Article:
Wow, we haven’t done linked up with Write on the Edge for a while. Even more wow, I (Mime) will be doing it. Wows all round.
So the prompt?
Talk about a lot of room to work. This is especially true since that book Cait and I cowrote is about music. Very fitting.
A little background to this snippet? Jo and Tony don’t get along. Frequently. However, they’re the school’s top musicians, and so thanks to the music teacher, they now have to play a canonic sonata (a duet) at the local eisteddfods. Ah…Jo hates the very idea.
If you want to read the blurb in full, pop over to our CANONIC page.
It’s the green practise room, where I first met Tony. I do not have fond memories. I swallow and play a warm up. My fingers sweat so much my flute is hard to hold. I shake my head and start again. Are my hands actually shaking? What’s wrong with me?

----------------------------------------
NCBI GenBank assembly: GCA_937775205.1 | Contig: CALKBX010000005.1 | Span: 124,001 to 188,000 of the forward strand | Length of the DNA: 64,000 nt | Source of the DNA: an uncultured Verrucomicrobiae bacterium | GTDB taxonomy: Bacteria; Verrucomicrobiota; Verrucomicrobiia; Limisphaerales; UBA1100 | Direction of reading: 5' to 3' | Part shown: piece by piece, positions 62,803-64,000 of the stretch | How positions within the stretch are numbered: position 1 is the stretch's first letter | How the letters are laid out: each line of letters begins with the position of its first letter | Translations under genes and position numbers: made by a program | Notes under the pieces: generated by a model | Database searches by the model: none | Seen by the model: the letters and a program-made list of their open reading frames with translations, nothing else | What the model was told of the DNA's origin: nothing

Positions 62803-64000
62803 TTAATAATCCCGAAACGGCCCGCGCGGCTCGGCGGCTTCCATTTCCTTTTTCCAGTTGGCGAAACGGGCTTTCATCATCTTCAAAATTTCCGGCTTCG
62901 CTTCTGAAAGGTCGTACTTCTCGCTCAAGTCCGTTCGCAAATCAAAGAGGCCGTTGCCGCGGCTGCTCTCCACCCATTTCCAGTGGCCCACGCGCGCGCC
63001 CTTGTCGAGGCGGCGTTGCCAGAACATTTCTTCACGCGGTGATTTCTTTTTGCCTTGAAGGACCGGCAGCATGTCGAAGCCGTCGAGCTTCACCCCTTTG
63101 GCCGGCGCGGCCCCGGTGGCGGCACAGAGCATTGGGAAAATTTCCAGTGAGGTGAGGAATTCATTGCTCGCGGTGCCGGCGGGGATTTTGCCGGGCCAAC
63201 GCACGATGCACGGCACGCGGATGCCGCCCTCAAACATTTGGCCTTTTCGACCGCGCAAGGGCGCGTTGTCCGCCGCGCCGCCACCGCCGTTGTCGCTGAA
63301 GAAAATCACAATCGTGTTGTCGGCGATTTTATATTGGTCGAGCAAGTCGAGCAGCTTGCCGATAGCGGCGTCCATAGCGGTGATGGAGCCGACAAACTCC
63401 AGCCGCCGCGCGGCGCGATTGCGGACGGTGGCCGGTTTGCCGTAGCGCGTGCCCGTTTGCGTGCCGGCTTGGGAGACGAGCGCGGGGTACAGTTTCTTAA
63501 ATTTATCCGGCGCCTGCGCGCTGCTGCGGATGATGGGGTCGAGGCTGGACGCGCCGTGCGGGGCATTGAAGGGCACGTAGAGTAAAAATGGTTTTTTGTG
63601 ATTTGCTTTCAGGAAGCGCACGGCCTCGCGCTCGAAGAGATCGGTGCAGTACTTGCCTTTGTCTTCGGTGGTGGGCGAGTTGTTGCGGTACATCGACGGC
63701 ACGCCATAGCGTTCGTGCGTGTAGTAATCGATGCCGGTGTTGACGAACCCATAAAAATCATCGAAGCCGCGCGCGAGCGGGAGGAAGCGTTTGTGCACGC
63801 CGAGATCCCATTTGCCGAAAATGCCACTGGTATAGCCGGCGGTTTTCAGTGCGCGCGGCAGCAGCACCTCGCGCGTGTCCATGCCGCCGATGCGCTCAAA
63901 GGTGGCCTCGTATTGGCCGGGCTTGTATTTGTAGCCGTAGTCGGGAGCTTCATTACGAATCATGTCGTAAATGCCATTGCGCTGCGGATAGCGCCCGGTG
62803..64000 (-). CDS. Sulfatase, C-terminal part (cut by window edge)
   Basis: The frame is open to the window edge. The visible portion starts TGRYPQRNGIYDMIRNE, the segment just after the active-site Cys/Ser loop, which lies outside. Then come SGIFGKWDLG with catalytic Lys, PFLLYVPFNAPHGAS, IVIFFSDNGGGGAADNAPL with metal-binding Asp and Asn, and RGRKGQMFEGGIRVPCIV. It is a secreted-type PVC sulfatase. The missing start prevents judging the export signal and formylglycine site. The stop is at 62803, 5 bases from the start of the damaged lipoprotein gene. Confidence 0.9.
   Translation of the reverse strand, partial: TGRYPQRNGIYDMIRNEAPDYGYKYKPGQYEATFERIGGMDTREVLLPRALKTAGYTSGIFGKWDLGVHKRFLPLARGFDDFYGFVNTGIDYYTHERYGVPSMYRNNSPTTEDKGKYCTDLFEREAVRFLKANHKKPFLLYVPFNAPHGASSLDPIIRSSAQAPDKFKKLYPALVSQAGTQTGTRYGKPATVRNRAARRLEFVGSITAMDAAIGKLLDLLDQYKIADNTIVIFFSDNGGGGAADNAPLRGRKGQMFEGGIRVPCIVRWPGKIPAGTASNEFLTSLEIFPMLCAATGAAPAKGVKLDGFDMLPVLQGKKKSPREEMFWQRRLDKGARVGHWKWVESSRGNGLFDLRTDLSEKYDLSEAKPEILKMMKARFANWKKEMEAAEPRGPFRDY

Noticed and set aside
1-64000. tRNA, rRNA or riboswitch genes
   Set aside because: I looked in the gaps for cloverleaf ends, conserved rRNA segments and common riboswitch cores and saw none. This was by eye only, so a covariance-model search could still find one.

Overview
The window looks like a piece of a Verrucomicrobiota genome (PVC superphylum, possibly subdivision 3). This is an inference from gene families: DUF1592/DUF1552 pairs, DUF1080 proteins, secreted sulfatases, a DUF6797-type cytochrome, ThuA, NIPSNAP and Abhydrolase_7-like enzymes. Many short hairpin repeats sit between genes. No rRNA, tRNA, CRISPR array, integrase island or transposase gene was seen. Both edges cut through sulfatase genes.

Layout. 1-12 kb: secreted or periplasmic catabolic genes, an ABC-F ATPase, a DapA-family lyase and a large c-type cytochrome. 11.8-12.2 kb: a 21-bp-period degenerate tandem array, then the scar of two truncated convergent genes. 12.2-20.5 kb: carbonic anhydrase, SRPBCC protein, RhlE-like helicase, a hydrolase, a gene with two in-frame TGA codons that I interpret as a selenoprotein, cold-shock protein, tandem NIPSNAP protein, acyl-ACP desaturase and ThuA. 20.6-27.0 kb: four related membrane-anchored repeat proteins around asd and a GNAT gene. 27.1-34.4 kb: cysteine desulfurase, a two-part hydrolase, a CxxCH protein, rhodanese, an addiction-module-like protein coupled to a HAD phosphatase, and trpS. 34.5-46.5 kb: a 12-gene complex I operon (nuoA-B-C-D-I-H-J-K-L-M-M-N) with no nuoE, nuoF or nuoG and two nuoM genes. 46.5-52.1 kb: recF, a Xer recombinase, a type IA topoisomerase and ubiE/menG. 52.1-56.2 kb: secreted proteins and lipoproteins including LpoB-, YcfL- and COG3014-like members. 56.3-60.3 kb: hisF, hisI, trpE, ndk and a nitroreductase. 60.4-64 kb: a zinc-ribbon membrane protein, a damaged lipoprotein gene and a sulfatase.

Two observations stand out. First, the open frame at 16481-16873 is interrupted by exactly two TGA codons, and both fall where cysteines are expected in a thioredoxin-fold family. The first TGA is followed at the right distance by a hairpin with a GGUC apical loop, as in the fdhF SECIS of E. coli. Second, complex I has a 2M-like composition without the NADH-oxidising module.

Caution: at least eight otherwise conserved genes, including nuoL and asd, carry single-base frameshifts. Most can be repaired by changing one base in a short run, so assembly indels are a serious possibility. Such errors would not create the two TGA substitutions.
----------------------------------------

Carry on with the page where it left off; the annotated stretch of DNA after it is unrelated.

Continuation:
The cacophony outside dims a little as people disperse, and I calm my breathing enough to begin the concerto in A minor.
Tony hooks the door open with his foot. He has a violin and bow in one hand and a folder of music in another. “Mind if I join you, Canonic?”
“The other practise rooms are taken. And I had to get away from Isobel’s piano playing.”
“She’s awesome at the piano.”
“Yeah, but Lilly is trying to play a cakewalk over her shoulder in C major.”
“Oh, the horror.”
Apparently his sarcasm detector is off, or he’s in a boring mood. “Can we canonic?”
“You make that sound so weird.”
“It is. The fact that two people can play a song, just one bar out, and still sound like that… ah. Weird.”
“So you finally figured out what a canon is?”
“Jo. I’ve known that since I was four. Big metal gun. Boom, boom?”
“Ha, ha. I forgot you’re so hilarious.”
“I didn’t.” His smile wraps around his face, and he starts playing the Canonic Sonata by memory.
I roll my eyes. “Since when did you even learn to play it?”
“Oh… a certain Internet site helped immensely.”
“You looked it up on YouTube? That’s so lame.”